Brock’s decision to abandon conservatism was a gradual one—and, unlike other famous apostates’, more personal than ideological. “I didn’t wake up one day and say, you know, ‘Supply-side economics doesn’t make sense,’ ” he says. In fact, his move from the right began after he failed to deliver the goods in a book about Hillary Clinton and some of his conservative friends expressed their displeasure with his efforts. Brock, in turn, began to suspect that these friends valued him only for his ability to destroy liberals—and possibly loathed him because he is gay.
But, like the most successful of his predecessors in political apostasy, Brock set out to make his departure as dramatic a spectacle as he could. In 1997, he wrote an article for Esquire titled “Confessions of a Right-Wing Hit Man,” in which he declared, “David Brock the Road Warrior of the Right is dead.” To drive home the point, the piece was accompanied by a photo of Brock bare-chested and tied to a tree with kindling at his feet. Another Esquire article followed, this one an open letter to Bill Clinton, in which he asked, “What the hell was I doing investigating your private life in the first place?” Brock’s ultimate break with conservatism came in his 2002 memoir—a raw, angry book called Blinded by the Right. In it, he not only declared his ideological independence but also attempted to lay waste to the reputations of his erstwhile conservative friends—outing Matt Drudge, accusing Clarence Thomas of lying under oath to Congress, and dubbing Ann Coulter, (then-conservative) Arianna Huffington, and Laura Ingraham “right-wing fag hags.” Of course, Brock didn’t exactly spare himself, either, revealing everything from his occasional suicidal thoughts to the “torrid affair” he had conducted in high school with his “sophisticated raven-haired journalism teacher.” When Drudge retaliated by reporting on his site that Brock had written some of the book from a mental ward, a claim that Brock denied, it seemed as if the soap opera would never end.
Brock then: “I kill liberals for a living.”
Brock today: “Fox is more dangerous now; it’s more lethal—and so we’ve doubled down.”
But then, remarkably, it did. For the past decade, in his current incarnation as a progressive activist, Brock has strived to be anything but dramatic. Unlike Horowitz, who attempts to stay relevant by publicly fulminating against his old compatriots, Brock has taken a more difficult path—trying to master the inside game in a war against his former allies.
Brock is now 48, and his dark hair is streaked with gray. He is short and slight and still dresses stylishly, though he’s given up his dandy shtick: With his silver-framed glasses and Burberry suits, he looks like a prosperous tax attorney. Anxiously perched on a sofa in Media Matters’ conference room one recent afternoon, he speaks deliberately, seldom raising his voice or even moving his hands, as if he fears one intemperate or ill-chosen word could undo all of the hard work that has gone into his reinvention. “When I founded Media Matters, there was another model, which would have been to call this the Brock Report,” he says. “But I was much less interested in my own profile by that point, because I had already done that once, and it was not terribly fulfilling at the end of the day.”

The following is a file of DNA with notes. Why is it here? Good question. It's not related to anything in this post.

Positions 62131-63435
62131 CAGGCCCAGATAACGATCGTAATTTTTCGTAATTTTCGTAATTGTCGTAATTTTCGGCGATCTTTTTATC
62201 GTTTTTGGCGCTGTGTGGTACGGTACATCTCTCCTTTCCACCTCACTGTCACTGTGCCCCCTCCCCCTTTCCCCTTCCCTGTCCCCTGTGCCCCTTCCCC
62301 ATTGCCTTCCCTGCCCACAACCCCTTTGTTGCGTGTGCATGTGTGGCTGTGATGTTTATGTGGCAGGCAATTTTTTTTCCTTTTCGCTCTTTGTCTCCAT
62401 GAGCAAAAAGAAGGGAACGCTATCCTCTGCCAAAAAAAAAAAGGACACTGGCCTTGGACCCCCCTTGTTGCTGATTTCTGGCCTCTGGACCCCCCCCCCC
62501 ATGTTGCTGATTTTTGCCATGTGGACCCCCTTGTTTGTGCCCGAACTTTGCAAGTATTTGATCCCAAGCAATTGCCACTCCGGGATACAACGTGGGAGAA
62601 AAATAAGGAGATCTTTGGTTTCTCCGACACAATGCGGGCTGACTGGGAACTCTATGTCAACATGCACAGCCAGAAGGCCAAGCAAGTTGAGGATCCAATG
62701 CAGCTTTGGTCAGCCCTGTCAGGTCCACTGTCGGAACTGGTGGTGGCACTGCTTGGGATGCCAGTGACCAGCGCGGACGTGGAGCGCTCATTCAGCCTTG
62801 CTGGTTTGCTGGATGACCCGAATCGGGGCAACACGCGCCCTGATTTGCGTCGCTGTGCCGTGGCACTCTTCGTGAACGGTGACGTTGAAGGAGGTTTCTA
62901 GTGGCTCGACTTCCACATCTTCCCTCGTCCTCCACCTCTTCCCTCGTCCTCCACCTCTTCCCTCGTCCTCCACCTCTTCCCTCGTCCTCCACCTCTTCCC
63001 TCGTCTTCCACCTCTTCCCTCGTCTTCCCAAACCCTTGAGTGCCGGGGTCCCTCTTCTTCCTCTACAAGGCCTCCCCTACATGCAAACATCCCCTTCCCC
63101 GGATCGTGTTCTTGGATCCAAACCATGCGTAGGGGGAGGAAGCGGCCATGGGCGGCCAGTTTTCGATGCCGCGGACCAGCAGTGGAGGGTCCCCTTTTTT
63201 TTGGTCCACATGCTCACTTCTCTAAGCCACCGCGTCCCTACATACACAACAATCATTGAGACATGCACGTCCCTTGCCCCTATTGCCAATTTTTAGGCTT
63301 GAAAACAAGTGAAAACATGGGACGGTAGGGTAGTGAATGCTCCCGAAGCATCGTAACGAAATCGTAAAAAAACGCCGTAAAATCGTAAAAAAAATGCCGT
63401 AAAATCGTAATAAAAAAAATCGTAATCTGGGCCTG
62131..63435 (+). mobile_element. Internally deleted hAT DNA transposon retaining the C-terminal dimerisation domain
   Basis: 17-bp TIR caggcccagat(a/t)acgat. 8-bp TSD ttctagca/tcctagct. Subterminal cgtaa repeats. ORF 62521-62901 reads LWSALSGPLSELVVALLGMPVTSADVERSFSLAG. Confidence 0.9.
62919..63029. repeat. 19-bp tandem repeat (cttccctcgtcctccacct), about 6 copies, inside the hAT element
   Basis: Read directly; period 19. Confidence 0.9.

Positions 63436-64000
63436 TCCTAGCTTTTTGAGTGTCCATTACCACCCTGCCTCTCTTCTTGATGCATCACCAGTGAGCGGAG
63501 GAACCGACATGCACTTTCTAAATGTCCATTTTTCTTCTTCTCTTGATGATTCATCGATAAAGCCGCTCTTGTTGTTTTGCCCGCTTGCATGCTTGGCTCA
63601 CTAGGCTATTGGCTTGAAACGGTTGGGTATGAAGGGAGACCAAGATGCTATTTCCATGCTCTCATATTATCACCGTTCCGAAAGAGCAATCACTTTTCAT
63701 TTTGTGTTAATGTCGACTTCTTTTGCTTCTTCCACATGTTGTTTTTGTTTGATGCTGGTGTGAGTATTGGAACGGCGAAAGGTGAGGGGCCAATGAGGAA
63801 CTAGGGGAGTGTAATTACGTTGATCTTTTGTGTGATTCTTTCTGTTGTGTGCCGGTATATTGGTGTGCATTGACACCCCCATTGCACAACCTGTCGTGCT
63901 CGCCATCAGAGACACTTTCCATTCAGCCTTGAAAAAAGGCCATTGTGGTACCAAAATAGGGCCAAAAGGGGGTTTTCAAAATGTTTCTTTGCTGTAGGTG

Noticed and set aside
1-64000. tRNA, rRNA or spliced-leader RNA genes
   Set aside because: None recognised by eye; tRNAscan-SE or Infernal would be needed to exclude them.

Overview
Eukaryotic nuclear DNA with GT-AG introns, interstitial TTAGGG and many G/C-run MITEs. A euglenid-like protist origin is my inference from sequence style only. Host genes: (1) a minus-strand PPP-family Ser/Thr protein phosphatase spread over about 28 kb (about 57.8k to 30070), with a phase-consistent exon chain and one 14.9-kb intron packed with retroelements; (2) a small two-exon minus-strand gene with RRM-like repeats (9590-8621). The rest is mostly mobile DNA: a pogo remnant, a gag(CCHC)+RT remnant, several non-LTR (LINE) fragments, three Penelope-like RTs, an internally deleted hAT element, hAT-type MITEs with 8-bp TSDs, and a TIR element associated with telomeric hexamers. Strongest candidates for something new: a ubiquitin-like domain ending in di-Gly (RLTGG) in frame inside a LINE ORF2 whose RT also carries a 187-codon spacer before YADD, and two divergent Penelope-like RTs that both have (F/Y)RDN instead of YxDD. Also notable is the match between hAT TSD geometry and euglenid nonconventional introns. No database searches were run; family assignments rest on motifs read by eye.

All the effort he once spent cultivating his public reputation has been channeled into cultivating Media Matters’. “I’m an incredibly hard worker, I’m incredibly tenacious, and I’m incredibly detail-oriented,” Brock explains. He often plans his vacations with his boyfriend, James Alefantis, around visits to wealthy liberals who might donate to the organization. And whereas he used to think of himself as a conservative action hero—“I kill liberals for a living,” he once declared—he now reaches for a more mundane analogy to describe his role on the left. “I’m kind of a builder of institutions,” he says. “I think I’ve got some ability to look at what’s out here, look at a playing field, and identify gaps and niches.”
If you talk to Brock’s liberal admirers, however, that humble self-assessment is true only in the sense that Christopher Wren was a builder. In recent years, a certain cohort of Democratic politicos and donors has been engaged in an ambitious project to create liberal analogs to conservative groups like the Heritage Foundation, the American Enterprise Institute, and the Media Research Center. This crowd talks about “patient money” and “a permanent infrastructure,” and they dream of a network of well-funded liberal nonprofit institutions that exists outside of—and therefore bolsters—the Democratic Party. Along with John Podesta, Clinton’s former White House chief of staff who now heads the Center for American Progress, Brock has been the central figure in this effort.
“I don’t know if anybody has a better understanding, in the broader context, of how institutionally we have to go about building a more politically potent force for the progressive movement than David,” explains former Senate majority leader Tom Daschle. Paul Begala, the former Clinton aide who used to cross swords with Brock, says of his onetime nemesis: “I think he’s made himself nearly indispensable to the progressive movement. If he tells you it’s Easter, dye your eggs. The son of a bitch is never wrong.”